How to manage the death of a loved one in moments as special as Christmas | The Window | Present



In just a few days the long-awaited Christmas begins. A time of year when we take the opportunity to meet for dinner with those people we love, but when we always miss someone when we sit at the table. The second chapter of Deep Mind, in which we deal with grief management with people who have gone through this situation in the past and will do it again this week at traditional Christmas dinners.

In statements to Carles Francino, Jesús de la Gándara, the head of the Psychiatry service of the Burgos University Hospital, has acknowledged that on these important dates it is very important to invest emotionally in those people who are most linked to the loss of a loved one to help them deal with these types of situations: “You have to do it from love. It is done with training of that love. I don’t mean cordial love, but empathic love, family love, eating together, which is where you really are. The consolation”.

“Csharing is a sign of love for the person who has left “

And, as the psychiatrist explains, pats on the back or advice to cope with a loss are nothing more than a social ritual that does not lead us anywhere. Rituals are not so, as they consider that they can be very useful to cope with a loss. Something that Mariola Cubells has shown, who admits that she has been wearing something from her recently deceased friend Eva for eight months. For the same reason, and taking as an example the case of the journalist Carlos Marañón, who will spend his second Christmas this week without his wife Elena Taboada after she died as a result of cancer, Francino has asked the psychiatrist if his Guest should put an empty chair at the table at Christmas dinners.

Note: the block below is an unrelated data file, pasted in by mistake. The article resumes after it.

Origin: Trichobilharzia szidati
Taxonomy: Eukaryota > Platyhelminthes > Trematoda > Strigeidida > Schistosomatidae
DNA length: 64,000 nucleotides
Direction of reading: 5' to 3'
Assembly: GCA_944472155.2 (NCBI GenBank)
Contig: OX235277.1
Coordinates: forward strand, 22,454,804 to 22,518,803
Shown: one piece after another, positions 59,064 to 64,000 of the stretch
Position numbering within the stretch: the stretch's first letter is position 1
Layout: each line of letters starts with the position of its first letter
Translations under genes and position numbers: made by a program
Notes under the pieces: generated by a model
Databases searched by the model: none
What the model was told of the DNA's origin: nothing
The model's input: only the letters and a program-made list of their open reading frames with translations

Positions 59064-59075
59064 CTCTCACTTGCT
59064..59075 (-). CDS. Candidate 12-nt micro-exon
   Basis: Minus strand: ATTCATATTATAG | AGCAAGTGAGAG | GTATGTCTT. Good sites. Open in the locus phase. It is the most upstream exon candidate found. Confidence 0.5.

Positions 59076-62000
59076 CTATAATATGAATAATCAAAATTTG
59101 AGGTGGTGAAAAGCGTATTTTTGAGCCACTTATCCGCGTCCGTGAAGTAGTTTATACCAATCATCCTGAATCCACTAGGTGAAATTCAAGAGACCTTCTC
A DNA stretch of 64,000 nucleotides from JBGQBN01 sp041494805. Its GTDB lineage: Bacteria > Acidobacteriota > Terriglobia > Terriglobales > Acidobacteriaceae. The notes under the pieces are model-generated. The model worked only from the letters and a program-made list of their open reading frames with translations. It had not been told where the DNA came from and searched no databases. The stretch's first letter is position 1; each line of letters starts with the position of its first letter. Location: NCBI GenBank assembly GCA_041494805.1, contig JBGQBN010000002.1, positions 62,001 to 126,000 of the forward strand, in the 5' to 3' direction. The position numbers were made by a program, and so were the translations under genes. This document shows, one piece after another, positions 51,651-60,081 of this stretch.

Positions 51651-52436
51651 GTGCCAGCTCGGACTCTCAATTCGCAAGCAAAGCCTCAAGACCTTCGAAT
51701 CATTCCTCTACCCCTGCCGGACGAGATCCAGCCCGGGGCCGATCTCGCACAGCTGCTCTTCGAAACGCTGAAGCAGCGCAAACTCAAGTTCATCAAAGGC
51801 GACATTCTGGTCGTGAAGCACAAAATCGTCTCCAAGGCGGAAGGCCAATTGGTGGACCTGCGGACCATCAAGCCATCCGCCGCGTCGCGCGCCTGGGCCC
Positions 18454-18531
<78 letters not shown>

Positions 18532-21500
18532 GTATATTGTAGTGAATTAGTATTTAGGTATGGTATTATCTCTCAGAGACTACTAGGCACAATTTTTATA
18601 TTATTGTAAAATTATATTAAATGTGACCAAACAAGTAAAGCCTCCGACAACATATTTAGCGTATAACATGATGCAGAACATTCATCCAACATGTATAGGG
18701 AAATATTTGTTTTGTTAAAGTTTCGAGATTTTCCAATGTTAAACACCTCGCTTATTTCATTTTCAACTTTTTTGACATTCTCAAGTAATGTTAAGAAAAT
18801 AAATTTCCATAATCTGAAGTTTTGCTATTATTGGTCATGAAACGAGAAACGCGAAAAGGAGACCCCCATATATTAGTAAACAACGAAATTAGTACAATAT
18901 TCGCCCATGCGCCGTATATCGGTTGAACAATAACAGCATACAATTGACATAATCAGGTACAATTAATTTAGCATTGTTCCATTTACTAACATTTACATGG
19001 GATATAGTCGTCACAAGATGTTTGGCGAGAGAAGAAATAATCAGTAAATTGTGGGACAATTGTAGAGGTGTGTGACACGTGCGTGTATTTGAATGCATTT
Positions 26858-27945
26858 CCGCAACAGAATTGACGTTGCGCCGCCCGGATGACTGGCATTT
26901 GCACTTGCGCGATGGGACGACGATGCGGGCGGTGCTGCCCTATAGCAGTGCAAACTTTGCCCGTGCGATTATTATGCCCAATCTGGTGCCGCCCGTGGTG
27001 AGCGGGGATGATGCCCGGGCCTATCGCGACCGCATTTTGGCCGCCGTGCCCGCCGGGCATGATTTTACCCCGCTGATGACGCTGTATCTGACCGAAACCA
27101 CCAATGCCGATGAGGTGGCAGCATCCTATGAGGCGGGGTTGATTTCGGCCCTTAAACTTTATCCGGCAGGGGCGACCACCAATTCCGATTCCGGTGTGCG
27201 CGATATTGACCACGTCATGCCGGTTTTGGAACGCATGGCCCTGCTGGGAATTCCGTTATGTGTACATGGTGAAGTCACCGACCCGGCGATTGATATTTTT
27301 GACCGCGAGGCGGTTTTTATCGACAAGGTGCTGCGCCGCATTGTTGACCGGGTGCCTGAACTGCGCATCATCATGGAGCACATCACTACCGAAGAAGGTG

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After explaining that you have to read him a story that you are going to give him as a gift as soon as the program ends, Jesus of the Gándara has recommended that she invite a person to occupy that empty chair and share dinner with them: “CSharing is a sign of love for the person who has left and for those who remain. “After talking about the importance of chatting with someone who is not having a good time, the psychiatrist recalled that until recently he had a consultation around this time with people to talk about their grief.

Talking and crying does me a lot of good “

After talking about the cases of both Sergio de Molino and Mariola Cubells, the psychiatrist acknowledges that the phase of the grief that Carlos Marañón is experiencing is still prior to those of his colleagues: “You can be in grief and not be sad. The sadness of grief can be joyful. But when grief is hurt by anguish, you cannot be happy and that is what you have to recover. “

The journalist agrees with the psychiatrist’s statements and acknowledges that the fact that his in-laws have come to see him on these important dates is helping him a lot these days: “Another way is to see how people around you, in this case my father-in-law, he handles the duel in a different way. As it is not the same as yours, and you think yours is the good one, it is also a hard shock. Talking and crying does me a lot of good. “

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George Holan

George Holan is chief editor at Plainsmen Post and has articles published in many notable publications in the last decade.

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